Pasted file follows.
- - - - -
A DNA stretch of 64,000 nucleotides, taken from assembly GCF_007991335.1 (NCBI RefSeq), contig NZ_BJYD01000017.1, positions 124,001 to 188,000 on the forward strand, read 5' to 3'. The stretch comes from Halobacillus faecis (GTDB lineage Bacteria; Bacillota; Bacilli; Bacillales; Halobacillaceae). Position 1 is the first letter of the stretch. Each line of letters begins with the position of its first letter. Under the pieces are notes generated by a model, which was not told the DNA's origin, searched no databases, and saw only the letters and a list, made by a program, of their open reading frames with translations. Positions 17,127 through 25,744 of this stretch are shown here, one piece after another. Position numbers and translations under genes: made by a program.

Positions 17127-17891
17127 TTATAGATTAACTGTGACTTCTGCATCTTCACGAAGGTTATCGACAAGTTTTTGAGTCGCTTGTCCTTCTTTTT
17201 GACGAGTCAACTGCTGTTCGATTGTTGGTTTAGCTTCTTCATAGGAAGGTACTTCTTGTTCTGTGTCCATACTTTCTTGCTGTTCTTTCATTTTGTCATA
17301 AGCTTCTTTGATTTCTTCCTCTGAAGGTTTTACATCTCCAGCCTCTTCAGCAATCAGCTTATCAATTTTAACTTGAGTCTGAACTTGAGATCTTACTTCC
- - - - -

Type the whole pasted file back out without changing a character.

A DNA stretch of 64,000 nucleotides, taken from assembly GCF_007991335.1 (NCBI RefSeq), contig NZ_BJYD01000017.1, positions 124,001 to 188,000 on the forward strand, read 5' to 3'. The stretch comes from Halobacillus faecis (GTDB lineage Bacteria; Bacillota; Bacilli; Bacillales; Halobacillaceae). Position 1 is the first letter of the stretch. Each line of letters begins with the position of its first letter. Under the pieces are notes generated by a model, which was not told the DNA's origin, searched no databases, and saw only the letters and a list, made by a program, of their open reading frames with translations. Positions 17,127 through 25,744 of this stretch are shown here, one piece after another. Position numbers and translations under genes: made by a program.

Positions 17127-17891
17127 TTATAGATTAACTGTGACTTCTGCATCTTCACGAAGGTTATCGACAAGTTTTTGAGTCGCTTGTCCTTCTTTTT
17201 GACGAGTCAACTGCTGTTCGATTGTTGGTTTAGCTTCTTCATAGGAAGGTACTTCTTGTTCTGTGTCCATACTTTCTTGCTGTTCTTTCATTTTGTCATA
17301 AGCTTCTTTGATTTCTTCCTCTGAAGGTTTTACATCTCCAGCCTCTTCAGCAATCAGCTTATCAATTTTAACTTGAGTCTGAACTTGAGATCTTACTTCC